Mozilla security takes axe to redundant code
Slim is in
Mozilla Corporation has hired a former security strategist from Microsoft as part of its efforts to improve the security of its software, in particular its flagship Firefox web browser software.
Window Snyder (sic), Mozilla's new Chief Security Something, an unusual job description but one not out of keeping for an organisation that used to to be run by someone who rejoiced under the title of Chief Lizard Wrangler, has pledged to trim redundant code in a bid to bolster security.
"We want to reduce the overall risk [to Firefox] by evaluating where there are unused features, and then getting rid of that old code... We want Firefox to have a tighter code base," she told Techworld. Snyder founded security consultancy @stake before joining Microsoft, where she was involved in signing off the code for Windows XP SP2 and Windows Server 2003, before leaving to found Matasano Security. She joined Mozilla last week.
Snyder's plans to cut Firefox down to size don't necessarily imply that future versions of the browser will be designed from scratch or that older features will disappear entirely. Features stripped from the general code base might be offered in the form of optional installs. After something of a honeymoon period, Firefox has come under fire form security firms such as Symantec in comparisons of the number of security flaws in Firefox compared to IE.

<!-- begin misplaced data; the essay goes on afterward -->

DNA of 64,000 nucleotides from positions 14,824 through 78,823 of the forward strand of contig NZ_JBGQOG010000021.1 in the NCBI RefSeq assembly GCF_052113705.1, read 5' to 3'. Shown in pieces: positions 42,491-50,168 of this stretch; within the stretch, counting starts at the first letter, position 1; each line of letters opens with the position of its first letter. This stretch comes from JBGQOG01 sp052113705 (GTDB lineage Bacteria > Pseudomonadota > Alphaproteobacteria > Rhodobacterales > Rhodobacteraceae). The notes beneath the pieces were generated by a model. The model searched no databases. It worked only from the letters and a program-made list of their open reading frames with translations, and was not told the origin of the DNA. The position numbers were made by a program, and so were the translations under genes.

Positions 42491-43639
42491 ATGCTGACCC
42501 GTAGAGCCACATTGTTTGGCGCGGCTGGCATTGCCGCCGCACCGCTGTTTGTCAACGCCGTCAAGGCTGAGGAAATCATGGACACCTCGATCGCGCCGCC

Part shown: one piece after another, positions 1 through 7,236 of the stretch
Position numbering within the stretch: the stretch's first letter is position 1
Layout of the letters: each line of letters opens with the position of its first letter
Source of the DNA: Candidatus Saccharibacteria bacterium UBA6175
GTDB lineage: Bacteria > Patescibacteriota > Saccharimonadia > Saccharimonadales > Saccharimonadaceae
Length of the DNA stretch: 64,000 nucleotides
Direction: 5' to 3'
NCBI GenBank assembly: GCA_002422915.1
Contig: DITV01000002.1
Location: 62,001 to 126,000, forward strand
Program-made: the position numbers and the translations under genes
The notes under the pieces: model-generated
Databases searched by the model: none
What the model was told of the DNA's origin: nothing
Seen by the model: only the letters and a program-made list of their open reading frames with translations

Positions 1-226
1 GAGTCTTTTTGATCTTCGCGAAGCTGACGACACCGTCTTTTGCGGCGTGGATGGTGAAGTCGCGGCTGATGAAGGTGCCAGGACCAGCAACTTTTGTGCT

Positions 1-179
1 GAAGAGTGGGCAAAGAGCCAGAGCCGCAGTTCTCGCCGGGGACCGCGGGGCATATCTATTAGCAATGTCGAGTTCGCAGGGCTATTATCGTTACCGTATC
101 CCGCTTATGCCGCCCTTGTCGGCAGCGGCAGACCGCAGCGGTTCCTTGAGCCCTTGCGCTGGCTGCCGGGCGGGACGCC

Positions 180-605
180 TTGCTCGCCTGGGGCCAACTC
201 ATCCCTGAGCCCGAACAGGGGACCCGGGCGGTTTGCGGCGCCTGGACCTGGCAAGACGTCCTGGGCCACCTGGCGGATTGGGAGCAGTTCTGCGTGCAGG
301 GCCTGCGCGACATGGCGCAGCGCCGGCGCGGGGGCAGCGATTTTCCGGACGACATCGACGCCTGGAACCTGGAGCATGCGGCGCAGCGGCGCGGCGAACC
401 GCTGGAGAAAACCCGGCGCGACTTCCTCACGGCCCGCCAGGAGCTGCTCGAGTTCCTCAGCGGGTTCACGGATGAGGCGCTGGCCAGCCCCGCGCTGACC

"Just counting up the bugs is not a good measure of how secure an application is," Snyder said, arguing that the severity of identified bugs needs to be taken into consideration. Mozilla produces patches for security vulnerabilities far more quickly than Redmond can manage, she added.
The next version of Firefox, in common with Microsoft upcoming IE 7 browser, will include anti-phishing technology. Further ahead, Snyder said Mozilla is evaluating the inclusion of memory management, managed code, and improved sandbox technology into the browser.
In related news, Mozilla released a security update for Firefox on Thursday. Firefox 220.127.116.11 contains a number of security and stability updates as explained by Secunia here. ®